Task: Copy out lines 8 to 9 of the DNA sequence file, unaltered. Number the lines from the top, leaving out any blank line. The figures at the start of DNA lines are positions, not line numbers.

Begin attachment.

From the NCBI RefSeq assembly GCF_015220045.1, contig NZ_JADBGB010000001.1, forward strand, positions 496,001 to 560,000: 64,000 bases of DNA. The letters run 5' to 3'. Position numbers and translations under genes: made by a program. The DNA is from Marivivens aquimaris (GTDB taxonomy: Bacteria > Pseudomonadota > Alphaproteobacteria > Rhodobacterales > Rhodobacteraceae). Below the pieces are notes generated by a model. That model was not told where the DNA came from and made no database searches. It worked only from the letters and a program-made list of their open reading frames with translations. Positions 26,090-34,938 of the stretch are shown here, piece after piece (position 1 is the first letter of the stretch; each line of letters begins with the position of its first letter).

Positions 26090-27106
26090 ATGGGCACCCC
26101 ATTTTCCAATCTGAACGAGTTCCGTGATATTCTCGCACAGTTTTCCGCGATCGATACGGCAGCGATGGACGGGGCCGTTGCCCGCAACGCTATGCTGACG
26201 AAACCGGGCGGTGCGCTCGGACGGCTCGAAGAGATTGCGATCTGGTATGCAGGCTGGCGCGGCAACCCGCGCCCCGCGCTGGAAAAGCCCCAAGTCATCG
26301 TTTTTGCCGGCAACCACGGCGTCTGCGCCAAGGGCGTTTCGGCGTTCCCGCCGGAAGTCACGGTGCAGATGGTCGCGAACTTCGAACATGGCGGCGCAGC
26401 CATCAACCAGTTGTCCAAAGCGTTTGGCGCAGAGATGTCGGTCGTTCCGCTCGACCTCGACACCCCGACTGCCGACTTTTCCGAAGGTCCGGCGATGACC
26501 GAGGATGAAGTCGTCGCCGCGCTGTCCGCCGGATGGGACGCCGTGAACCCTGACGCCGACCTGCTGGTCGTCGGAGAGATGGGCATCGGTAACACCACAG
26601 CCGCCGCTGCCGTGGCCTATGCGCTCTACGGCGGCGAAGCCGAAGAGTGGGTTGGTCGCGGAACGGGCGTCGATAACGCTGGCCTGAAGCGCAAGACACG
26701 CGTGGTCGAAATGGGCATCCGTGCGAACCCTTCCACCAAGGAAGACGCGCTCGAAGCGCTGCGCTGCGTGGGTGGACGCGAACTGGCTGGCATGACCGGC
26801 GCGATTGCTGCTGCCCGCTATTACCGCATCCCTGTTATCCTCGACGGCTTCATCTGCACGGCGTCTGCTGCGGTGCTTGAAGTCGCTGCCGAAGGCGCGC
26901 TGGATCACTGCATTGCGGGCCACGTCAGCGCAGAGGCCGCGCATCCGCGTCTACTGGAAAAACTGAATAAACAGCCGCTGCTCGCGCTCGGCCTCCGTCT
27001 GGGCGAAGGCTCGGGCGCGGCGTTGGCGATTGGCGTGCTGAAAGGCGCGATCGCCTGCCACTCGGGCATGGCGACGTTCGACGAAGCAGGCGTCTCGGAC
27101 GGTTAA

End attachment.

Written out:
26501 GAGGATGAAGTCGTCGCCGCGCTGTCCGCCGGATGGGACGCCGTGAACCCTGACGCCGACCTGCTGGTCGTCGGAGAGATGGGCATCGGTAACACCACAG
26601 CCGCCGCTGCCGTGGCCTATGCGCTCTACGGCGGCGAAGCCGAAGAGTGGGTTGGTCGCGGAACGGGCGTCGATAACGCTGGCCTGAAGCGCAAGACACG